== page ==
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What is Gay-Lussac's Law?

Gay-Lussac's Law is the third and final of the laws leading up to the ideal gas law. The first is Boyle's Law, which gives the relationship between volume and pressure, and the second is Charles' Law, which gives the relationship between volume and temperature. Gay-Lussac's Law has also been referred to as Charles' Law, but they are not the same.

The founder of this particular thermodynamic relation is Joseph Gay-Lussac (1785-1850). He not only rescued Charles' Law from oblivion by duplicating the experiments and publishing the results, but re-created similar conditions to find the connection between pressure and temperature. Gay-Lussac found that for a gas, if the pressure increases, the temperature increases, and if the temperature increases, so does the pressure.

The Equation

According to Gay-Lussac's Law, at constant volume V, the pressure P is directly proportional to the temperature T:

1) P ˜ T

or

2) P = kT where k = constant

Rewriting equation 2, we have:

3) P/T = constant

Gay-Lussac's Law is also commonly written as:

4) P1/T1 = P2/T2

where P1 and T1 are the original values of the gas, while P2 and T2 represent its final values. In addition to the pressure being constant, the same caveats used in any ideal gas law apply here. These results apply for systems where an equilibrium state has been reached, the gas is not too dense, and P is around atmospheric pressure. Real gases approximate these conditions enough such that the law is applicable in every day life.

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http://www.brighthub.com/engineering/mechanical/articles/26213.aspx#ixzz0T9mVS0Iz**Charles' Law ** is named after Jacques Charles (1746-1823), who discovered it but did not publish his findings. Mankind is able to benefit from his work due to the efforts of Joseph Gay-Lussac, who also used this result to fuel his own eponymous discovery.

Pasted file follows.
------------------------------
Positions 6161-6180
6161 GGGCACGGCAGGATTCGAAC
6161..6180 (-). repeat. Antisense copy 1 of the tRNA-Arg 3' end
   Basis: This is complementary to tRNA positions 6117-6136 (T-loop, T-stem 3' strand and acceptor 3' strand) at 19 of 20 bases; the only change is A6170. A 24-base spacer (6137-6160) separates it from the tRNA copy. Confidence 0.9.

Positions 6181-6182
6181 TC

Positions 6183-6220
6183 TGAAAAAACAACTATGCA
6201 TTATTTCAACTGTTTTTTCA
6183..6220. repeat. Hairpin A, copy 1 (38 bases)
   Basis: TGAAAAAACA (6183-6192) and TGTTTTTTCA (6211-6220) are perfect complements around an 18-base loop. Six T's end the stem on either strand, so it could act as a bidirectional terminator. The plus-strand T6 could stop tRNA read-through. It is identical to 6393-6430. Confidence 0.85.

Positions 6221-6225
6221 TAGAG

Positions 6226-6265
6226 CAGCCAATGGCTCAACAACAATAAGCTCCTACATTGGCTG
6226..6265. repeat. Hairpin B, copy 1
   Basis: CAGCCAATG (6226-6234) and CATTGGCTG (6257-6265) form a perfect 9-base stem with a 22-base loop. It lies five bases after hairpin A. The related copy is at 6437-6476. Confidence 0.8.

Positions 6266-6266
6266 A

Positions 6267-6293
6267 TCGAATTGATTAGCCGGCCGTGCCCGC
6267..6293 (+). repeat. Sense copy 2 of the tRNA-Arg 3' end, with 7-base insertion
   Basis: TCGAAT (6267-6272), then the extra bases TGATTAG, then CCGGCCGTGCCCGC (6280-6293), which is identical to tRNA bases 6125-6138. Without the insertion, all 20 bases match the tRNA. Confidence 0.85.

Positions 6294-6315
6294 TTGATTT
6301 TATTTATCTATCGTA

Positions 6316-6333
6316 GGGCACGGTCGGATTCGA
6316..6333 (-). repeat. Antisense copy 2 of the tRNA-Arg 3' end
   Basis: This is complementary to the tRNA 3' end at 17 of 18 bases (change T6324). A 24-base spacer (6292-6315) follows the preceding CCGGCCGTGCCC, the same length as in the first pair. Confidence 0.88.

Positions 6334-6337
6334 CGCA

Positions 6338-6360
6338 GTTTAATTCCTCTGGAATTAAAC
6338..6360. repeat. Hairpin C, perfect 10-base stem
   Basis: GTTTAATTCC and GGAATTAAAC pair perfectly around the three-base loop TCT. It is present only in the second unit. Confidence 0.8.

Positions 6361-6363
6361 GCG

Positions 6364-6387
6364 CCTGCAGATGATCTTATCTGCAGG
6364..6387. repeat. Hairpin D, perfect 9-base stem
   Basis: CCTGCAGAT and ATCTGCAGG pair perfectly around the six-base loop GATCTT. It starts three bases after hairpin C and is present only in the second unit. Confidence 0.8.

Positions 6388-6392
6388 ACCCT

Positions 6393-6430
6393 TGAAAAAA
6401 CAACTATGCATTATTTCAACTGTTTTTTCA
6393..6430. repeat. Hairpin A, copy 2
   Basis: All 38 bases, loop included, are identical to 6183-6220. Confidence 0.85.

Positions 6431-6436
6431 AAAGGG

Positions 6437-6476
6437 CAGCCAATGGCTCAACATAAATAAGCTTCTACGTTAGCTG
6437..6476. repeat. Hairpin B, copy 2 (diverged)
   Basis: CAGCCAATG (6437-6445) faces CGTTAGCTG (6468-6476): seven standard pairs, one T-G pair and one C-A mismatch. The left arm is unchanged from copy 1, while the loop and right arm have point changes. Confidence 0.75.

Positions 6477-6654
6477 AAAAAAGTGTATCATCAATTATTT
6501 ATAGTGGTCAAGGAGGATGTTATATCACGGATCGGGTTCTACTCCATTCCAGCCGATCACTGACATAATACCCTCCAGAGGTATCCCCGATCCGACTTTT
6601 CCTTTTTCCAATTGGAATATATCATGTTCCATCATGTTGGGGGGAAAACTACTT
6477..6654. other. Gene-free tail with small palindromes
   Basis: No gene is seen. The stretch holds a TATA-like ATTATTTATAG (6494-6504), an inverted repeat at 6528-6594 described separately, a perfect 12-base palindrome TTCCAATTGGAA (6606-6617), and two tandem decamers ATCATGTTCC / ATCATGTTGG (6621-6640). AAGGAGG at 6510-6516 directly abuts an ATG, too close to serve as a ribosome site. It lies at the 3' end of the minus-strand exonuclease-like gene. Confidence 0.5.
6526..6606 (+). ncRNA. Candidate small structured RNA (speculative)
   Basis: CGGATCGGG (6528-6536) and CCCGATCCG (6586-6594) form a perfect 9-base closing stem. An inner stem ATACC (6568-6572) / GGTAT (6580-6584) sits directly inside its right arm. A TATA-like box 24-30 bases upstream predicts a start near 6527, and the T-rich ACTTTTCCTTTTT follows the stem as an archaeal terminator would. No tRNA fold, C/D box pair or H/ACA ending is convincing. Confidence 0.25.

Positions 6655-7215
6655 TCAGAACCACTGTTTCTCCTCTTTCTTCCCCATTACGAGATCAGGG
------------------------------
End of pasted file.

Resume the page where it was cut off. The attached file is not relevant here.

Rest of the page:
The Equation

According to Charles' Law, at constant pressure P, the volume V is directly proportional to the temperature T:

1) V ˜ T

or

2) V = kT, where k is a constant

Rewriting equation 2, we have:

3) V/T = constant

Charles' Law is also commonly written as:

4) V1/T1 = V2/T2

where V1 and T1 are the original values of the gas, while V2 and T2 represent its final values.

In addition to the pressure being constant, the same caveats used in any ideal gas law apply here. These results apply for systems where an equilibruim state has been reached, the gas is not too dense, and P is around atmospheric pressure. Real gases approximate these conditions enough such that the law is applicable in every day life.